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Monday, July 27 • 17:15 - 17:30
A scalable prokaryotic taxonomy in the age of big data

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The great majority of microorganisms have yet to be cultured and characterised. This so-called “microbial dark matter” is now being revealed at an ever-increasing rate by sequence-based culture independent methods. In the past few years, thousands of near complete genomes of uncultured microbes have been assembled from sequence data obtained directly from environmental and clinical sources providing the opportunity to fully articulate microbial diversity for the first time. Current estimates suggest that cultured microorganisms only capture ~15% of total microbial diversity based on evolutionary divergence of marker genes. We propose a genome-based taxonomy founded on the existing classification of cultured organisms, but corrected for polyphyletic groups and calibrated to take into account relative evolutionary divergence. The result is a fully systematized classification of Bacteria in an evolutionary framework. Of ~100,000 publicly available bacterial genomes, over half required one or more changes to their existing taxonomy. These include extensive changes at both high ranks, such as amalgamation of the Candidate Phyla Radiation into one phylum and low ranks including subdivision of the genus Clostridium into more than 100 distinct genera.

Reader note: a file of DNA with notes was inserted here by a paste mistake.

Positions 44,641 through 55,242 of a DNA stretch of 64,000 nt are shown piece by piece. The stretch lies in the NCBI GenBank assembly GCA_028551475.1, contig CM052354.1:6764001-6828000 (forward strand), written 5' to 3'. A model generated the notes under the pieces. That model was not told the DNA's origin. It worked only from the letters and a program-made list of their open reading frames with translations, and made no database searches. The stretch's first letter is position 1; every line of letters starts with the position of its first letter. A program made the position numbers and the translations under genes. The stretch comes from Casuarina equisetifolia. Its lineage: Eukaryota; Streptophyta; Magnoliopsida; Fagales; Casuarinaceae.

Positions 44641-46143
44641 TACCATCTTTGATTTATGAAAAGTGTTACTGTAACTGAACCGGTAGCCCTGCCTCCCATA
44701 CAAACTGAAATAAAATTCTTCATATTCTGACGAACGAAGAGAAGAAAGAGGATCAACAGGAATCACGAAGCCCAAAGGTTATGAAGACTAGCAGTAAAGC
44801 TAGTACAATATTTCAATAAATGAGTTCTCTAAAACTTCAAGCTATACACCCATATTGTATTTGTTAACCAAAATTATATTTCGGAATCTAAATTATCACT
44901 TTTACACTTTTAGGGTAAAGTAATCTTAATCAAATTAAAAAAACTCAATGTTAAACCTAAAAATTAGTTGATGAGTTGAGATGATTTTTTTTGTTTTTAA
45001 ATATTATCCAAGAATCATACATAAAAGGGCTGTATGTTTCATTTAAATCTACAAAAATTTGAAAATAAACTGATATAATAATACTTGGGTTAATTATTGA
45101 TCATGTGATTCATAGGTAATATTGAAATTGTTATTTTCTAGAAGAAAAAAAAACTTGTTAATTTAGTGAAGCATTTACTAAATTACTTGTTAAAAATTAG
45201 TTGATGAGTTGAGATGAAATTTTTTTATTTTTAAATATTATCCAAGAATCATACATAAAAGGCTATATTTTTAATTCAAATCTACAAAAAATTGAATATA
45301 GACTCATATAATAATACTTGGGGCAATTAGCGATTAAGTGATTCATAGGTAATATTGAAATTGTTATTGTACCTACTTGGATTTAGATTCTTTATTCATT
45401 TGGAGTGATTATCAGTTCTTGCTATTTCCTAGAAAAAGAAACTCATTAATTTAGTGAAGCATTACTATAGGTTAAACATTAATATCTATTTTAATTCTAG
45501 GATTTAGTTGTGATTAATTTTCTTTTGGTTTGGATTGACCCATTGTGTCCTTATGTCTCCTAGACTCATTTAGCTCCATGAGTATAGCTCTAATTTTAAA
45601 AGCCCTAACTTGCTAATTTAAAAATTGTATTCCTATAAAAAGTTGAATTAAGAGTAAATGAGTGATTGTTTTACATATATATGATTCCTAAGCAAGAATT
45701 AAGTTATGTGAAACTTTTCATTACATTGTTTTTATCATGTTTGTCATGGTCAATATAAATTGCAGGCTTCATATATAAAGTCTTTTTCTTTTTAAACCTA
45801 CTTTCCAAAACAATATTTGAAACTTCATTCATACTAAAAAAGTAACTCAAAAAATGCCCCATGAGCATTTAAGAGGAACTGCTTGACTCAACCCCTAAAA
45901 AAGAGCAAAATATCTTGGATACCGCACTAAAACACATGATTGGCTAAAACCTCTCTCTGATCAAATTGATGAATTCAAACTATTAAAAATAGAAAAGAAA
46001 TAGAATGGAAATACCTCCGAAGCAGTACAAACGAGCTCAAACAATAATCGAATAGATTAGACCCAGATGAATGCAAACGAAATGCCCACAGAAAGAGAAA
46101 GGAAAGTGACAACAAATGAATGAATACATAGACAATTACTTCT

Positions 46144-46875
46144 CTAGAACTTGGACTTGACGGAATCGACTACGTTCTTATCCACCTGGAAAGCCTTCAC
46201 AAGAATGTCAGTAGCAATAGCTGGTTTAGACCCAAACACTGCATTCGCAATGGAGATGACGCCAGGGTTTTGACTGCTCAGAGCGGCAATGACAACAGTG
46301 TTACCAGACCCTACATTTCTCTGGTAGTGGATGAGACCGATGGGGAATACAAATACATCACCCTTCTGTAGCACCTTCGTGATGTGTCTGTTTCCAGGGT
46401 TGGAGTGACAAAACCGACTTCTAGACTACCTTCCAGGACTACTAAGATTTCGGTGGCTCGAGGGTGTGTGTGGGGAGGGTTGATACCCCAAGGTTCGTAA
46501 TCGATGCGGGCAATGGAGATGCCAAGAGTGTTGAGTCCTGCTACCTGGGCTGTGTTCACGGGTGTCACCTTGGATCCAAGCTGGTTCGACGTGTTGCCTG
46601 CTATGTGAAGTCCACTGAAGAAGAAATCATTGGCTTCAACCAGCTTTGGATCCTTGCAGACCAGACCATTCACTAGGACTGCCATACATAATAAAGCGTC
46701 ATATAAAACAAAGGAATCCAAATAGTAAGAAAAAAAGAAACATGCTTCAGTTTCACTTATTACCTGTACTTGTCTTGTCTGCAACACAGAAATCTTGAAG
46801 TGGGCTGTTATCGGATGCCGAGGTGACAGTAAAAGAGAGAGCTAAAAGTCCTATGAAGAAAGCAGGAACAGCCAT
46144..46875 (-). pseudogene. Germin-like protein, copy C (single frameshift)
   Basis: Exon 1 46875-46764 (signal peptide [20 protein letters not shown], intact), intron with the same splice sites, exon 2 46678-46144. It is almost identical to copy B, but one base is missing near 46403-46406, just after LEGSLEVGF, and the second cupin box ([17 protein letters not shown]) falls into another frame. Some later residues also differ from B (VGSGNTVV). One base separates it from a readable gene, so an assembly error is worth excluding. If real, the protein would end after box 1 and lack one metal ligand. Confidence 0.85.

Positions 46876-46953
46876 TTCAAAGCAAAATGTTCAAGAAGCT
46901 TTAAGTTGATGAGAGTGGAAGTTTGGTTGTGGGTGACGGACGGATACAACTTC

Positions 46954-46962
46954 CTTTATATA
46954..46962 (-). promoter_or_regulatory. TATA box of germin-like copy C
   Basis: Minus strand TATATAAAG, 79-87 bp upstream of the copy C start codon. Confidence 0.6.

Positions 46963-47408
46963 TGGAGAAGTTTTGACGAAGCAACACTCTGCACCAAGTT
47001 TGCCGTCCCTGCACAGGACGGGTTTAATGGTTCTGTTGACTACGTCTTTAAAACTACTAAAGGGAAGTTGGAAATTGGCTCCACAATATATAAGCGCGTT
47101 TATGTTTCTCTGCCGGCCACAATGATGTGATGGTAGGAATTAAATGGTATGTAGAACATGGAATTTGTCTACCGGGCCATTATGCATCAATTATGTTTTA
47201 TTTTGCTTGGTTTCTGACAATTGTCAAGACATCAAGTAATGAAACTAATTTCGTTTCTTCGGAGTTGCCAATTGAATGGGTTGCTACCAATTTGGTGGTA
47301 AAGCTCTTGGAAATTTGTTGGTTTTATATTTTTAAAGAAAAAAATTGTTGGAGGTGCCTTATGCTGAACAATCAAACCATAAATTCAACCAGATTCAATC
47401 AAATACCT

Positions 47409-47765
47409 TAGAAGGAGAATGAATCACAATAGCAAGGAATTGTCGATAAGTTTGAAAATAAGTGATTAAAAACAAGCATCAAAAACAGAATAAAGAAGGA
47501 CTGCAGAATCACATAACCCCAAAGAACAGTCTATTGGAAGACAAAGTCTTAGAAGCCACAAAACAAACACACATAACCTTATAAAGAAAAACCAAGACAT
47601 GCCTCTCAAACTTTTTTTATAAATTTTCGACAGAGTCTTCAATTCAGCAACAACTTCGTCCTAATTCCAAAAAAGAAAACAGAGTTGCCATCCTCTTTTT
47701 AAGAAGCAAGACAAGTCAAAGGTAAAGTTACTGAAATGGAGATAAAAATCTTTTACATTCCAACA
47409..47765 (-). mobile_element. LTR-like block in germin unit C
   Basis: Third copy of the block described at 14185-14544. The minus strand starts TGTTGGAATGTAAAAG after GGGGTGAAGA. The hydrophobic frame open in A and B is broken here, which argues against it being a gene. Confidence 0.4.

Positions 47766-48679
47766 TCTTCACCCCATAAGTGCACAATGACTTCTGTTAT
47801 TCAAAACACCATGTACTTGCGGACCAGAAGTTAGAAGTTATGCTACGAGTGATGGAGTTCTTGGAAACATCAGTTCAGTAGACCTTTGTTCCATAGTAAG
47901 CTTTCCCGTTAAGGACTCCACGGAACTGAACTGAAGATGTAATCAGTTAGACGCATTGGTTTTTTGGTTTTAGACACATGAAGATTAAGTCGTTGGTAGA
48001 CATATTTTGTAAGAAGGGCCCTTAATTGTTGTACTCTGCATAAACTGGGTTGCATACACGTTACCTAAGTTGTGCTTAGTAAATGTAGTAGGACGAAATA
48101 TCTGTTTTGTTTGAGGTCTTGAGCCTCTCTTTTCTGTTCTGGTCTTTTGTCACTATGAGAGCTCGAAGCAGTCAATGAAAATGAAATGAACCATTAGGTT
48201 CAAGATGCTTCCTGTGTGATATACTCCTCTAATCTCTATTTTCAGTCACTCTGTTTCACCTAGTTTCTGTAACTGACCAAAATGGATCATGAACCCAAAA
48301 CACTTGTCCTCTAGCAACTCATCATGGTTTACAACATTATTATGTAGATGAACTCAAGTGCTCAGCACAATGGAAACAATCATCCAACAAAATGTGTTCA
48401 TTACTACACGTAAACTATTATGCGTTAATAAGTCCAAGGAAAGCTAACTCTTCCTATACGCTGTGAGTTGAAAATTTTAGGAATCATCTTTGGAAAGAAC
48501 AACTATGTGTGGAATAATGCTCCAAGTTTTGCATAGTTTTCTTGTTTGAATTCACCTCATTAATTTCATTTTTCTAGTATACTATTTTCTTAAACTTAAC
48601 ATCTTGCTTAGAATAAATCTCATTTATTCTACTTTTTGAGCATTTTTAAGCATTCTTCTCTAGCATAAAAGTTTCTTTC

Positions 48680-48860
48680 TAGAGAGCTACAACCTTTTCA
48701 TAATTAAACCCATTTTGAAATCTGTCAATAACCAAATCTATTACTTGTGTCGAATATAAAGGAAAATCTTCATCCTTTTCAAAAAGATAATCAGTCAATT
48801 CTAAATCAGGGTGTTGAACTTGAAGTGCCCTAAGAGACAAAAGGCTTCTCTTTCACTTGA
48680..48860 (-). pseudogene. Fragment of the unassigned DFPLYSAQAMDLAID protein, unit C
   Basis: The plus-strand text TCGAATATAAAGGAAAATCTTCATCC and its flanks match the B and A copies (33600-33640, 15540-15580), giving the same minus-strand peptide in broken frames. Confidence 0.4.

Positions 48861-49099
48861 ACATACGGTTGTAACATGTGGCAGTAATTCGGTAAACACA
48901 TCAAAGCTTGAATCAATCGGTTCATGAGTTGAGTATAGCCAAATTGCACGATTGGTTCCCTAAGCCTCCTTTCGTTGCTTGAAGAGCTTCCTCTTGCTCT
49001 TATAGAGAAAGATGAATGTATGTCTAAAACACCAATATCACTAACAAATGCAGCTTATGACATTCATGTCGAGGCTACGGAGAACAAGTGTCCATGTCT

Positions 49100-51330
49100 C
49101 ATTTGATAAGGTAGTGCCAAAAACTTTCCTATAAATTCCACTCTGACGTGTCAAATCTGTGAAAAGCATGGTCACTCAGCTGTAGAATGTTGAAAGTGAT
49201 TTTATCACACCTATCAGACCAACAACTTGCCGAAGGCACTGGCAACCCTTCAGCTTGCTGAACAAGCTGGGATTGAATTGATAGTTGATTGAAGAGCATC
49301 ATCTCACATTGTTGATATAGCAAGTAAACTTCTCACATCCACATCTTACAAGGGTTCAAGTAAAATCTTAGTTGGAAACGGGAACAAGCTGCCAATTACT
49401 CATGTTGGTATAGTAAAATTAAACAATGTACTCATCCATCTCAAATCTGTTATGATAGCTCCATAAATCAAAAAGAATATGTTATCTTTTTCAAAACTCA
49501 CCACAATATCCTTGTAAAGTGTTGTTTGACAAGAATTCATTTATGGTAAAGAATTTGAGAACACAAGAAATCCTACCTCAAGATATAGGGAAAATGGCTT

avatar for Phil Hugenholtz

Phil Hugenholtz

Professor of Microbiology; Director, Australian Centre for Ecogenomics, The University of Queensland, Australia

Monday July 27, 2020 17:15 - 17:30 MSK
Zoom Conference https://zoom.us/j/94321101353?pwd=QlJBb09uM0NVVnVyK0FkbTJ3Nkcrdz09